The Ancients’ Tome Page

The Ancients’ Tome is an interesting little gem from all the way back in 2006 and one which I’ve wanted to discuss for a while. As to just what type of game it is…that’s a good question, and one without much in the way of an easy answer. Its developer labels it as an ‘arcade puzzle game’ and that’s probably as close as you can get, though even that doesn’t quite hit the mark. Whatever you want to call its genre, The Ancients’ Tome definitely fits somewhere under the enormous ‘experimental games’ umbrella and manages to be quite entertaining along the way.

Other than a few bits of optional plot-related text tied to each level, The Ancients’ Tome is a game communicated almost entirely through symbols – even the menu used to exit the game is completely devoid of text. All control is tied directly to the numpad (or the left side of the keyboard) and the Ancients’ Tome itself, a giant machine which resembles a spaceship more than any sort of book, reflects this in its design. Players cannot directly control the tome, but the tome has a 3×3 grid of symbols which can be interacted with. Pressing a key will add the corresponding symbol to the command and a new symbol will appear to take its place; the central space tied to ‘5’ does not have a normal symbol and is instead used to wipe the command and change the symbols on the tome, which can be useful if you make a mistake or if the symbol you need isn’t present. Each command consists of a combination of two or three symbols and memorizing these commands is the core of the game. Thankfully, The Ancients’ Tome does a fantastic job of gradually introducing its mechanics.

The first and most important lesson is to always stay in the air. The tome starts high above the ground, but it will quickly crash and take a large amount of damage if the player doesn’t rapidly and repeatedly enter one of the commands for activating the thrusters to shoot back into the sky(I did say it resembled a spaceship). Like all commands, this initial command to activate the engines has three variations: a fire symbol followed by a slab symbol gives a small boost, two fire symbols in a row gives a large boost, and a fire symbol followed by a pillar symbol makes the tome rise slowly over a larger period of time. The goal of each stage is simply to survive until time runs out, so the first stage, where gravity is your only opponent, can get somewhat dull by the end, but it serves as a good way to familiarize yourself with the unusual controls and as a way to ingrain what are probably the most important commands of the game into players’ heads.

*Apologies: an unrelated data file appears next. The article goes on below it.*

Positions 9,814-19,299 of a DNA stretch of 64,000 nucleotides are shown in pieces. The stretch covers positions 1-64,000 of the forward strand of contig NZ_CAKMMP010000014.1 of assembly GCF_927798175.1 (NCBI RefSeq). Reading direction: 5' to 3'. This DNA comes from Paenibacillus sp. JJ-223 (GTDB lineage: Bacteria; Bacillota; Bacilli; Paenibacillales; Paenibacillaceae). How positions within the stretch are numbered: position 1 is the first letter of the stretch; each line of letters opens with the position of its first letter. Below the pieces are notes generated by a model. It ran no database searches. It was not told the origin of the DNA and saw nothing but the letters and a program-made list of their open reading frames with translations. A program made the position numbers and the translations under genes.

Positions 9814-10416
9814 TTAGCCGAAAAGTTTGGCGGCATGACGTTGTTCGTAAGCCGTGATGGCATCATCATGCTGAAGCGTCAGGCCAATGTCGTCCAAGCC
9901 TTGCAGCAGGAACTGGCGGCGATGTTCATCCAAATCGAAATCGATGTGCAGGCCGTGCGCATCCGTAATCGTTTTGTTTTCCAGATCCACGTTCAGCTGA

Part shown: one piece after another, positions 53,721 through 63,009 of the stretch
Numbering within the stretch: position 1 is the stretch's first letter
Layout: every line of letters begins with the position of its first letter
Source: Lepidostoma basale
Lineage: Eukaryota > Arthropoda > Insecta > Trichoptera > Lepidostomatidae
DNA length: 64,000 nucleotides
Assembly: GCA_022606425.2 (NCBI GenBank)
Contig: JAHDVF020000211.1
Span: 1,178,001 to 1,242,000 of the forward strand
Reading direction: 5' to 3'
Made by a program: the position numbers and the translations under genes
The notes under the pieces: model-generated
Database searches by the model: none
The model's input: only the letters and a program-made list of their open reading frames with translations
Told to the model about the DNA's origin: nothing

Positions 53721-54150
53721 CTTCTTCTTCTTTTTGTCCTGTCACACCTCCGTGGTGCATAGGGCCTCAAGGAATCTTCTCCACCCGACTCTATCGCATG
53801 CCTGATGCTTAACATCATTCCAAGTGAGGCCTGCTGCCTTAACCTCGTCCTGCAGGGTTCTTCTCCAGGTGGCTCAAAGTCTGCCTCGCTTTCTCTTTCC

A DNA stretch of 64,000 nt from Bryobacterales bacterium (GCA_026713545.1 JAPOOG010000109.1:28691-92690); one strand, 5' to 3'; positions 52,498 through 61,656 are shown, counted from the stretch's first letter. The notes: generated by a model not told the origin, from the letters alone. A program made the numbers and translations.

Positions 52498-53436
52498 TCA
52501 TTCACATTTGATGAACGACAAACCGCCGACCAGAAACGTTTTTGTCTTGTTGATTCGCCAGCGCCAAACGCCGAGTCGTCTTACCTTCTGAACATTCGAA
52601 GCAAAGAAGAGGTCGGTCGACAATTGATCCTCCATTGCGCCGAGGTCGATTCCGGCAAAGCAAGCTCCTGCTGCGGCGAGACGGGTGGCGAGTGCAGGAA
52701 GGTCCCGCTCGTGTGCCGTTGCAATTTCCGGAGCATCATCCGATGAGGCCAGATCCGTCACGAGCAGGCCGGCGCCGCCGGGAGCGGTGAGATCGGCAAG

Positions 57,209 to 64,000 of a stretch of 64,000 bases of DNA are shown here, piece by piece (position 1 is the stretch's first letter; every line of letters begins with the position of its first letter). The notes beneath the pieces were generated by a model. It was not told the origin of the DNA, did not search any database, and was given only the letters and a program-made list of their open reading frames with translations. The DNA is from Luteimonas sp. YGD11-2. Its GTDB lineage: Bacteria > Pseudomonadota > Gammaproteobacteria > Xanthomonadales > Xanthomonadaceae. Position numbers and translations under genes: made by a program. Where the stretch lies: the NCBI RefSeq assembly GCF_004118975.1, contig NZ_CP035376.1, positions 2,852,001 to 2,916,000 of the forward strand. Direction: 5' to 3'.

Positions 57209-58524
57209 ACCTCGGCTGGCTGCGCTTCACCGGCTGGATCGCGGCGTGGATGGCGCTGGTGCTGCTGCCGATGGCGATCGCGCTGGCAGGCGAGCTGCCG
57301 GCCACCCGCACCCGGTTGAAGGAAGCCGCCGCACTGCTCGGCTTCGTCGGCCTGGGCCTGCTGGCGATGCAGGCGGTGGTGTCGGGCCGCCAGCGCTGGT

The Ancients' Tome

In addition to keeping the tome in the air, players will soon need to worry about defending against enemy attacks. Just as there is no direct way to control the tome’s movement, players cannot directly attack enemies and need to rely upon using various defensive commands. The tome itself only ever moves vertically, but commands exist which will summon shields and other objects to orbit the tome. Each object defeats a specific type of enemy depending on its color and players will need to memorize and rapidly input multiple command combinations in order to create and maintain a swirling wall of death in order to protect the tome from harm. Like the thruster activation commands, each ‘set’ of related commands consistently starts with the same symbol, but the degree of challenge naturally increases as more commands need to be memorized and more abilities need to be used together in order to defend the tome.

The only real issue with The Ancients’ Tome is that it’s awfully short. Even this can be largely forgiven as it was made for the ‘Two Room Contest’ and contest games are rarely lengthy, but with only slightly more than half a dozen levels and no additional difficulties or bonuses to unlock there’s just not much in the way of replayability and, while it’s better than a game which drags on and overstays its welcome, it feels like The Ancients’ Tome ends right when it truly starts to hit its stride. Still, The Ancients’ Tome is a unique, frantically fast-paced experience which will test your memory and multitasking skills just as much as it tests your reflexes and is well worth the download.


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